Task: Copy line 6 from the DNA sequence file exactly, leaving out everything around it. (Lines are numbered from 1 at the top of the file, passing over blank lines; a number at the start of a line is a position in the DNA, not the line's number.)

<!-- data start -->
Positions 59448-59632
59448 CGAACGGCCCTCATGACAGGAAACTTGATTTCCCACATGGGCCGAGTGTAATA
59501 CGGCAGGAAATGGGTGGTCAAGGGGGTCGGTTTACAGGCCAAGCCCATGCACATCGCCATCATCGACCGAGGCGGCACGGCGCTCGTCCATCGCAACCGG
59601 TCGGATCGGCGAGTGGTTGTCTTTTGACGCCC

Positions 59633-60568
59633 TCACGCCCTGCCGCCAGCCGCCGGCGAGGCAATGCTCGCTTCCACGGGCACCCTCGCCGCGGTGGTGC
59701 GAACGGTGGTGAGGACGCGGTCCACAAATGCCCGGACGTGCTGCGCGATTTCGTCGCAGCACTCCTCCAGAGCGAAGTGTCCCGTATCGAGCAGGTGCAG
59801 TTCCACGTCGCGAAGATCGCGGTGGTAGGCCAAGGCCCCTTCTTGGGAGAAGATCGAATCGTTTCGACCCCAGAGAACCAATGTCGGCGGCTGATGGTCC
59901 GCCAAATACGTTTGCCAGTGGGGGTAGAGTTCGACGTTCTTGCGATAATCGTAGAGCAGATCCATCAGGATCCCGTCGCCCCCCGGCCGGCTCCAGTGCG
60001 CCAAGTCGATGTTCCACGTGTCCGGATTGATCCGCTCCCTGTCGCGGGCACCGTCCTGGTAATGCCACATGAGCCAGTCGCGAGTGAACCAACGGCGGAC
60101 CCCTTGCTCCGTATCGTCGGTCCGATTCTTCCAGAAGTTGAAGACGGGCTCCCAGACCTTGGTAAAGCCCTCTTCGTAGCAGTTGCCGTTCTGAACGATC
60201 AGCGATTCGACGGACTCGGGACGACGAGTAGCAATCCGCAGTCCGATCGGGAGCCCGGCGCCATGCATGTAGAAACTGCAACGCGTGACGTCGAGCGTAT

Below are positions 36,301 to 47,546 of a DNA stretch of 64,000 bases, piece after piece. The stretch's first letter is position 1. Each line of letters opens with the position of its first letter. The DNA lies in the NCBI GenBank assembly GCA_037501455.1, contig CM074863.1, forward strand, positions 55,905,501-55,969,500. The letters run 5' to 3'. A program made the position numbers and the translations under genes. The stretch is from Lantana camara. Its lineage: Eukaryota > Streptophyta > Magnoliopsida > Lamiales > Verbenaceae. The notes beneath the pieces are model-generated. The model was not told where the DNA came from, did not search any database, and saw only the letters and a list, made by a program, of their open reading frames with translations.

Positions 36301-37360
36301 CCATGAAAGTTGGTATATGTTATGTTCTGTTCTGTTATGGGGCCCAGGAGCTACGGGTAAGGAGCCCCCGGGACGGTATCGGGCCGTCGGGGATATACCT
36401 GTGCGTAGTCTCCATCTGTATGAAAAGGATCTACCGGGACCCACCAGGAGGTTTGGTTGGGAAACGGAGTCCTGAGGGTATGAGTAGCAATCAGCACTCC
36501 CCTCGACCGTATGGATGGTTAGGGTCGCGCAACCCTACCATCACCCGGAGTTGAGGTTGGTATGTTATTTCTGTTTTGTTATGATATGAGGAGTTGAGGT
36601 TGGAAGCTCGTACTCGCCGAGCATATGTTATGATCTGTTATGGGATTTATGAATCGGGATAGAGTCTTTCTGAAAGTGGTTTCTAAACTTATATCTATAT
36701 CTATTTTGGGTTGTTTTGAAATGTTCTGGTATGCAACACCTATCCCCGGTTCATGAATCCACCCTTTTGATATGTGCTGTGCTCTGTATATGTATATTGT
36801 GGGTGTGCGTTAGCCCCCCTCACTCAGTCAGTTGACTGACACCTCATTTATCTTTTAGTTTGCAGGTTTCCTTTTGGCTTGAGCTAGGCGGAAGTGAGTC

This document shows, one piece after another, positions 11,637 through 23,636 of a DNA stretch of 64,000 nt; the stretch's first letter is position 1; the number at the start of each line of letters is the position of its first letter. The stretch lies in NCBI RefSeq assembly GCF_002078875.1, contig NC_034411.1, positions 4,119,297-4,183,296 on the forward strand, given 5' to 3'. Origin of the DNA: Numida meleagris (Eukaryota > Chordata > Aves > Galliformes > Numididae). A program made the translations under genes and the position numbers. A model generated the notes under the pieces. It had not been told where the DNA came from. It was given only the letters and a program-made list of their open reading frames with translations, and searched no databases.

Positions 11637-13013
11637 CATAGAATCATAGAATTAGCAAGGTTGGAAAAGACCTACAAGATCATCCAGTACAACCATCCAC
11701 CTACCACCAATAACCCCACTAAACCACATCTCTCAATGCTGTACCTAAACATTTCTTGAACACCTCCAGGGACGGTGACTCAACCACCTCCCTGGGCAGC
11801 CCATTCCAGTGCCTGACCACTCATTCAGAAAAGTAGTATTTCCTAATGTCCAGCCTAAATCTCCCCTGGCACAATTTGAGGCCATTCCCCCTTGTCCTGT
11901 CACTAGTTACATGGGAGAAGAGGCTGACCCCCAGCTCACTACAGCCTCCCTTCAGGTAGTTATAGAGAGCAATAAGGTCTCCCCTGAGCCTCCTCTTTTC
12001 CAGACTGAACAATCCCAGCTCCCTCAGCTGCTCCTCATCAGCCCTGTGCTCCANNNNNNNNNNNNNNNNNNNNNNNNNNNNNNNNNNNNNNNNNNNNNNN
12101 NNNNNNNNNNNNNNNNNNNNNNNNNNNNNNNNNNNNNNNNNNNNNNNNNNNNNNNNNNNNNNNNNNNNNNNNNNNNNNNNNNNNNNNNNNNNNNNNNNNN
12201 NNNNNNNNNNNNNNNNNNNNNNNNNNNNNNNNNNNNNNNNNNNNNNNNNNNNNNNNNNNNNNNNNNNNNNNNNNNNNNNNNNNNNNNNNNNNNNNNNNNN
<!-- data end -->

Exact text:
59633 TCACGCCCTGCCGCCAGCCGCCGGCGAGGCAATGCTCGCTTCCACGGGCACCCTCGCCGCGGTGGTGC